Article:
a) Hungary / b) Constitutional Court / c) / d) 02-05-2006 / e) 1075/B/2004 / f) / g) Magyar Közlöny (Official Gazette), 2006/5 / h) .
Keywords of the Systematic Thesaurus:
General Principles - Certainty of the law.
Fundamental Rights - Equality - Criteria of distinction - Social origin.
Fundamental Rights - Civil and political rights - Right of residence.
Fundamental Rights - Civil and political rights - Non-retrospective effect of law.
Fundamental Rights - Economic, social and cultural rights - Right to housing.
Keywords of the alphabetical index:
Flat, owner, public / Squatter, residence, right / Residence, discrimination.
There is no violation of the law if a decree of a local authority prohibits entering into a tenancy agreement with a person who violated tenancy law at the owner's expense.
I. A petition challenged Decree no. 7/2001 (6 March) on the renting of flats owned by the local authority and on other social duties relating to residence of the local representative body of Debrecen. The petition requested the annulation of a paragraph, which stipulated that no tenancy agreement could be signed with a person who qualified as a squatter or was not entitled to the use of the flat. The petitioner listed several reasons to substantiate the unconstitutionality of the debated paragraph. He alleged that there was a violation of the prohibition of discrimination, embodied in Article 70/A of the Constitution, in that the prohibition contained in the decree extended to bona fide occupiers, and that the decree was discriminatory towards Roma, who belong to the poorest layer of society. For this reason, in the petitioner's opinion, Act CXXV of 2003 on the promotion of the equality of chances was also violated. The petitioner also alleged that the decree violated the prohibition of ex post facto laws, because the legal consequences of the decree also affected behaviour prior to the entering into force of the decree. For this reason, and because of the uncertain normative content, the decree violated the principle of democracy guaranteed by Article 2.1 of the Constitution.
II. The Constitutional Court first examined the relationship between the decree and the relating legal provisions and stated that Debrecen's local representative body drafted the debated decree within the framework of Act LXXVIII of 1993 on the renting of flats and premises and the rules of their alienation. According to the Act, the conditions of renting flats owned by the local authority is regulated by a decree of the owner, which is the local authority in this case. This power of regulation is naturally extended to defining who could not be a tenant of the flat. According to the Constitutional Court, there is no violation of the law if the decree of the local authority prohibits entering into a tenancy agreement with a person who violated tenancy law at the owner's expense, which is the local government in this case.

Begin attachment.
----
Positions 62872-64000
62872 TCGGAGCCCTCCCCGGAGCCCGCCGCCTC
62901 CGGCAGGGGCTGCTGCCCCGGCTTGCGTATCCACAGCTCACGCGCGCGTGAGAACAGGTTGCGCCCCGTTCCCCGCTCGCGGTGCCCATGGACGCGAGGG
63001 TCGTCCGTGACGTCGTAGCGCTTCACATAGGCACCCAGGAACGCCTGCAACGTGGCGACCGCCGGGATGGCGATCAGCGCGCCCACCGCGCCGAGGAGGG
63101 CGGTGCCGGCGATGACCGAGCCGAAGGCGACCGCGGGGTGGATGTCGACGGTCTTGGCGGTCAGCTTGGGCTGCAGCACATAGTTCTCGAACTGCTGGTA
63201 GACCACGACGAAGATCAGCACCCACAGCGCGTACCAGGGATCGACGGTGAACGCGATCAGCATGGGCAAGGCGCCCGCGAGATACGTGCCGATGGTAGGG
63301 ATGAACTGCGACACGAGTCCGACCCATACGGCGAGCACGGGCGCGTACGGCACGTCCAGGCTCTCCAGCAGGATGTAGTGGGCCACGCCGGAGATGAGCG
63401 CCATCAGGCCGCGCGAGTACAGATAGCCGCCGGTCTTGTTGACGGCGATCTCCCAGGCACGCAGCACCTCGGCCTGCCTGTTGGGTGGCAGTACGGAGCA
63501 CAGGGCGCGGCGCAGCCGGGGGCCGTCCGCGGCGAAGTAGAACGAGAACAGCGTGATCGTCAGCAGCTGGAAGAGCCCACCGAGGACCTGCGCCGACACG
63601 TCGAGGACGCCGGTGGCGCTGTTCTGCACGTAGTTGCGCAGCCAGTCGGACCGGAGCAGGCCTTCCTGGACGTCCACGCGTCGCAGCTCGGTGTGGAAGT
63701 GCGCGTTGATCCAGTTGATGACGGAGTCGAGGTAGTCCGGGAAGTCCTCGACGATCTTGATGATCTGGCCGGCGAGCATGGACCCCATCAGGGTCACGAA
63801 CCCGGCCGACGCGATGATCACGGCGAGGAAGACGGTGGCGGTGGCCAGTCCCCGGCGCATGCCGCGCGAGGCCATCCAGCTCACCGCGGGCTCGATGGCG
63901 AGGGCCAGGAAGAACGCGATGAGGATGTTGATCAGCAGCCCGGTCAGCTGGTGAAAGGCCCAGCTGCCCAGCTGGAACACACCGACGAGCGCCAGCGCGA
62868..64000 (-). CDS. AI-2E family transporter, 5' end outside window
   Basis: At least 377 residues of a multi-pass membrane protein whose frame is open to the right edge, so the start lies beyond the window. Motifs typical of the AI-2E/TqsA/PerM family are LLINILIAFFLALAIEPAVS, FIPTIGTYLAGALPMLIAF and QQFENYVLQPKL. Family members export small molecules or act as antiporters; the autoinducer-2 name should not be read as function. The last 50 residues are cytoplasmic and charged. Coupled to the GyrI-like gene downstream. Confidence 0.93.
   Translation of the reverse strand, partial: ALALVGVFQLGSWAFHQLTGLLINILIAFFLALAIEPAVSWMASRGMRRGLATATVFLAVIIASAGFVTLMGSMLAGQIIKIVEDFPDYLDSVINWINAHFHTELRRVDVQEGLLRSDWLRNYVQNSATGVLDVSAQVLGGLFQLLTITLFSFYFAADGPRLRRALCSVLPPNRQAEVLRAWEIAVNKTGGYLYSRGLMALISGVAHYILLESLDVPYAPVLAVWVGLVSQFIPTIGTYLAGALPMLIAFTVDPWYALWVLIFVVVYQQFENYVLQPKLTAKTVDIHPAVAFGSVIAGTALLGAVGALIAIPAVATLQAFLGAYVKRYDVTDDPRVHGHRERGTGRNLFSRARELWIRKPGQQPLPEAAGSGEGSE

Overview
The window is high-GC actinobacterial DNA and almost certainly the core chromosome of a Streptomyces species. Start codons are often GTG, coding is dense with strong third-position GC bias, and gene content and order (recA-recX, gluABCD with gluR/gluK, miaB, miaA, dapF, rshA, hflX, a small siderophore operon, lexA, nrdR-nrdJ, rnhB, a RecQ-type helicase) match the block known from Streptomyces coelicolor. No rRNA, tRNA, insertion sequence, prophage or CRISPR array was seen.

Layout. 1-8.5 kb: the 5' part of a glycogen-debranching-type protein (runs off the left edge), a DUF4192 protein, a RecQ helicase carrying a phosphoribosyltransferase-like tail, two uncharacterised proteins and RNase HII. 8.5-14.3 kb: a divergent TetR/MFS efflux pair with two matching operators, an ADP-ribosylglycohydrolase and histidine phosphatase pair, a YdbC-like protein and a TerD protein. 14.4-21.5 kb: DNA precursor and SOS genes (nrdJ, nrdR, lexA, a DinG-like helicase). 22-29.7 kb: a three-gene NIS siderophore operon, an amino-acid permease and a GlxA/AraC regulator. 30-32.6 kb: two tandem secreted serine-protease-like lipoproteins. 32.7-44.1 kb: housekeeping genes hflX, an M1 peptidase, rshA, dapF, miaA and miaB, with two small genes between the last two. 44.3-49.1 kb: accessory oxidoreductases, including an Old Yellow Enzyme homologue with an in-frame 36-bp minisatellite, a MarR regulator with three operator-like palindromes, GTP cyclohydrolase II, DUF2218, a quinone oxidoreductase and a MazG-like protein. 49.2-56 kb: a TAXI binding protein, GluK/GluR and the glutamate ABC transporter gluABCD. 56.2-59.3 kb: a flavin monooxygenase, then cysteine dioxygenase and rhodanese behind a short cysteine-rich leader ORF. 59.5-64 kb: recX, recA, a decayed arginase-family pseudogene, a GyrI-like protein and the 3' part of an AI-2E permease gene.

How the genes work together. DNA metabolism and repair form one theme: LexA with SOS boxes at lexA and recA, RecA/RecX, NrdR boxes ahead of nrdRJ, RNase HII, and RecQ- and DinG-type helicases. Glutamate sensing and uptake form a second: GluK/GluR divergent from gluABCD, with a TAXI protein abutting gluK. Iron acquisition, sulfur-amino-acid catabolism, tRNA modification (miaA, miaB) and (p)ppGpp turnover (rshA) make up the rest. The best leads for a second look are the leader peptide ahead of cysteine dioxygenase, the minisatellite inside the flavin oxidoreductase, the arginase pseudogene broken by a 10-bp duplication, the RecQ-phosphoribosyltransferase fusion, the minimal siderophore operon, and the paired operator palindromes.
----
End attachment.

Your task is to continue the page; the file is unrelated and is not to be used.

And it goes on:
The Constitutional Court recalled that on the basis of Article 9.1 of the Constitution, public property also needed to be protected. Even Decision no. 71/2002 of the Constitutional Court pointed out that a person without a flat could not solve his tenancy problems at the expense of the local authority.
The judges of the Constitutional Court did not find it discriminatory that the decree did not differentiate between a bona fide occupier and a squatter. On the basis of the practice of the Constitutional Court, discrimination occurs when the subjects are not equal before the law. Since the decree does not differentiate between any occupiers in particular, no discrimination can be found. In relation to the debated provisions of the decree, it can be said that they contain identical regulations for all subjects, therefore there is no violation of either Article 70/A of the Constitution or of the Act on the promotion of the equality of chances.
The Constitutional Court also rejected the petitioner's allegation that the decree violated the constitutional prohibition of ex post facto laws. On the contrary, the Court pointed out that the behaviour referred to in the decree already had been considered to be against the law prior to the entering into force of the decree. There was no violation of the principle of democracy in relation to the use of terms of the decree as all terms in question could also be found in the Act.
Two judges of the Constitutional Court did not agree with the decision of the Court, and they summed up their views in dissenting opinions. Mihály Bihari was of the opinion that the decree was unconstitutional because it excluded persons from the possibility of renting a flat without the possibility of being considered individually or severally, if they were considered to be squatters or not entitled to the use of the flat. In this way, the ones who were excluded were the ones who were in the most disadvantaged position socially, and thus discriminated against. With respect to all of the above, the debated paragraph of the decree should have been annulled.
András Bragyova, who handed in a dissenting opinion, stated that the majority opinion, which held that the protection of public property justified the debated restriction, was not acceptable. On the contrary, he pointed out that the decree arbitrarily excluded a group of legal subjects from the possibility of renting a flat. This restriction related to a certain group of perpetrators only, who were also motivated by social disadvantage, yet not to other perpetrators committing even more serious crimes against the premises of the local authority. In András Bragyova's opinion, this discrimination could not be reasonably justified. Excluding the violators of law from the possibility of renting a flat was not constitutionally justifiable when these occupiers were only people in real need of a flat.